Queerness is that thing that lets us feel that this world is not enough.
—Jose Esteban Muñoz, Cruising Utopia
When Stuart Hall moved to Oxford from Jamaica in 1951 he arrived em-
bodying a telling mélange of influences, investments, and curiosities. He
had come from a family in Kingston that cherished its colonial- identified,
bourgeois affectations. He had, accordingly, attended one of the most
prominent boys’ high schools in the country, Jamaica College, and studied
an educational program modeled on that of British public schools among
schoolmates that included Michael Manley (political scion and the coun-
try’s future prime minister). Yet the early 1930s saw the start of labor unrest
that would presage the region’s self- governance and independence move-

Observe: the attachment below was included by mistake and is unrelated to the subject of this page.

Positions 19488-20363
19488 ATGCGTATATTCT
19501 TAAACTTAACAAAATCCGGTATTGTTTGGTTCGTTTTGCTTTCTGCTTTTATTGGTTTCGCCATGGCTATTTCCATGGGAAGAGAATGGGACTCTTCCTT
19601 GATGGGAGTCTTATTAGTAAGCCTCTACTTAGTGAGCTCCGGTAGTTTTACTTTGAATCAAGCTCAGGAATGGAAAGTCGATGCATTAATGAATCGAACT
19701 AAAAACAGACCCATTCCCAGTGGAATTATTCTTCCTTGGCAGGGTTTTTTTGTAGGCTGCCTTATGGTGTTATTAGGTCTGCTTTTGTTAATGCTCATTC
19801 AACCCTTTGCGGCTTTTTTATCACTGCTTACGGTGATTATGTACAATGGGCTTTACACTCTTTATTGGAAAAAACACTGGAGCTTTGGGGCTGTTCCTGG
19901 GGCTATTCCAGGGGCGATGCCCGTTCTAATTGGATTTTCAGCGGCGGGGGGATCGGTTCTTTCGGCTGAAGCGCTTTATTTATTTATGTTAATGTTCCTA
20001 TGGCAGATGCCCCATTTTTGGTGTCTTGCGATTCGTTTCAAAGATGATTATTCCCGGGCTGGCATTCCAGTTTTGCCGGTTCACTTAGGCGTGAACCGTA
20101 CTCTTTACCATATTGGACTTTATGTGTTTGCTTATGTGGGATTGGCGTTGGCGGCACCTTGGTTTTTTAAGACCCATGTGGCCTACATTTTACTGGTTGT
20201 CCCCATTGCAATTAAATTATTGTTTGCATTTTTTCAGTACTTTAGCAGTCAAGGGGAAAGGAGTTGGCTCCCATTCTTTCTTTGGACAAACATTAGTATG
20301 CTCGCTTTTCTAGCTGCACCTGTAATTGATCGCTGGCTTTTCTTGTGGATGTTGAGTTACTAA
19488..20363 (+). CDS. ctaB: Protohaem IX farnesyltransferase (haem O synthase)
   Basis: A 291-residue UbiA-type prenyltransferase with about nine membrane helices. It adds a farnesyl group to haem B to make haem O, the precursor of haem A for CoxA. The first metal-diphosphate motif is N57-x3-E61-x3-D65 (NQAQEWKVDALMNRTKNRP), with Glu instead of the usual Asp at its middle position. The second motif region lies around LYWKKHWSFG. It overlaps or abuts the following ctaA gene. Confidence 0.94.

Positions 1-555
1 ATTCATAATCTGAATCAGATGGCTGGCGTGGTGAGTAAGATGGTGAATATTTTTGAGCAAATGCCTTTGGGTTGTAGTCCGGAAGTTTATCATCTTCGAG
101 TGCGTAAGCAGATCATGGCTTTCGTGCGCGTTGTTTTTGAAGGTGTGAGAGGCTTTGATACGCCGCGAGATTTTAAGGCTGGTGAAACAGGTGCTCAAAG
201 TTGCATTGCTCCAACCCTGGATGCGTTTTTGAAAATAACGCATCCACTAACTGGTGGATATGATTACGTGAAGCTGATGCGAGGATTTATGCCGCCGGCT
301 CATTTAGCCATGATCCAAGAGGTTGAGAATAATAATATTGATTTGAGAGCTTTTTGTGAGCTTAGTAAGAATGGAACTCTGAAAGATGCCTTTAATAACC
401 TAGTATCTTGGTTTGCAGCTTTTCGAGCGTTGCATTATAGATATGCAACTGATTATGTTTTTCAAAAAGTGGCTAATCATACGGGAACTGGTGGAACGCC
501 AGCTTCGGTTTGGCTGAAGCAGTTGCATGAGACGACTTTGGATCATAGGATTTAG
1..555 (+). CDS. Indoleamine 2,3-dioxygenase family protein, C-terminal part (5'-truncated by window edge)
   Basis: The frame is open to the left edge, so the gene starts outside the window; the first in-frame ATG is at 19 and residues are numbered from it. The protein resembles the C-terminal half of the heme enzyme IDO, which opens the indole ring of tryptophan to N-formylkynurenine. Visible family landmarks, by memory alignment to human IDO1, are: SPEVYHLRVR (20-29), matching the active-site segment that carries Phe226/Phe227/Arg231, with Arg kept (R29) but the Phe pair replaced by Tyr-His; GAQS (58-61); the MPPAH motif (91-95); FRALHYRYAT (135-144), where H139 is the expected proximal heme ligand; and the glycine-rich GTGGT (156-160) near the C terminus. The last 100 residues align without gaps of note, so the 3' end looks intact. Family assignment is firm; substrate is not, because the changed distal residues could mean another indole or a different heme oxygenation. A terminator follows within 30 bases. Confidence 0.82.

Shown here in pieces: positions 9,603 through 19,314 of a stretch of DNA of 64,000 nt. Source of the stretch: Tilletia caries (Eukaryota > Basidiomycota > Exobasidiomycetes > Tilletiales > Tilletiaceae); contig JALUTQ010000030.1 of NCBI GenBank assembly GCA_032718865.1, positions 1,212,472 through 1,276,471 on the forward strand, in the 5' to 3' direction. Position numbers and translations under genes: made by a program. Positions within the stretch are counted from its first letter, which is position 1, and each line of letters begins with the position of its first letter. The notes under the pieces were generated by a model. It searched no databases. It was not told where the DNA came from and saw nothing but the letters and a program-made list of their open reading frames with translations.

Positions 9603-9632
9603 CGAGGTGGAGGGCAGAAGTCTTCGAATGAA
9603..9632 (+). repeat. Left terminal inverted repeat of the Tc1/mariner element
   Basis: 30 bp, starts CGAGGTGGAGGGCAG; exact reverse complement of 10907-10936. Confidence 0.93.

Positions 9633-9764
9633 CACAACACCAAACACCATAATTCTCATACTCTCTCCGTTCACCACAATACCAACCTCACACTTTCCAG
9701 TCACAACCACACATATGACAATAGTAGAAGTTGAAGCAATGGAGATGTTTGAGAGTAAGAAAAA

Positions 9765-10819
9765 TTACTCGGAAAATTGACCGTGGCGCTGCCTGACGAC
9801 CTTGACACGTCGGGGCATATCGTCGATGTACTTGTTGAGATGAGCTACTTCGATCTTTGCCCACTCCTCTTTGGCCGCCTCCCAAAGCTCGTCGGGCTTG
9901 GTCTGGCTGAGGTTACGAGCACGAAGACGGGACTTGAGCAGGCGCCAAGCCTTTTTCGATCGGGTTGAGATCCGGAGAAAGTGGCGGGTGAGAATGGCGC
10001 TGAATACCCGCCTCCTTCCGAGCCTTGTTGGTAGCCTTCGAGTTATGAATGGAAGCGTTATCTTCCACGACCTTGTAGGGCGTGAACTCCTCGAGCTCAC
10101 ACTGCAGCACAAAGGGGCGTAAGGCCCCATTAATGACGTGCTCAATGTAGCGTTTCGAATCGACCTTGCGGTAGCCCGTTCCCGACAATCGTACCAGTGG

ments. In a lengthy interview with the British historian Bill Schwartz, Hall
remembers the feeling of momentousness in those days.1 He recalls that
the colonial engine of the prestige school system was beginning to cede
some small ground to an awareness of the particular history, culture, and
politics of Jamaica. Some of the more progressive teachers taught from
slim pamphlets on Caribbean culture, supplementing the official British
and European curriculum. Hall himself sought out works not offered at
school in the newly opened Institute of Jamaica.
Hall arrived at Oxford, then, steeped in classic texts of the English lit-
erary canon, suffused with a dawning sense of the rightness of West Indian
independence movements, and inspired, too, by emblems of modernism—
strikingly, by jazz. He had listened to American radio stations and swapped
bebop records with close high school friends in Kingston.2 He had learned
about big band music from his brother. Through this music Hall remembers
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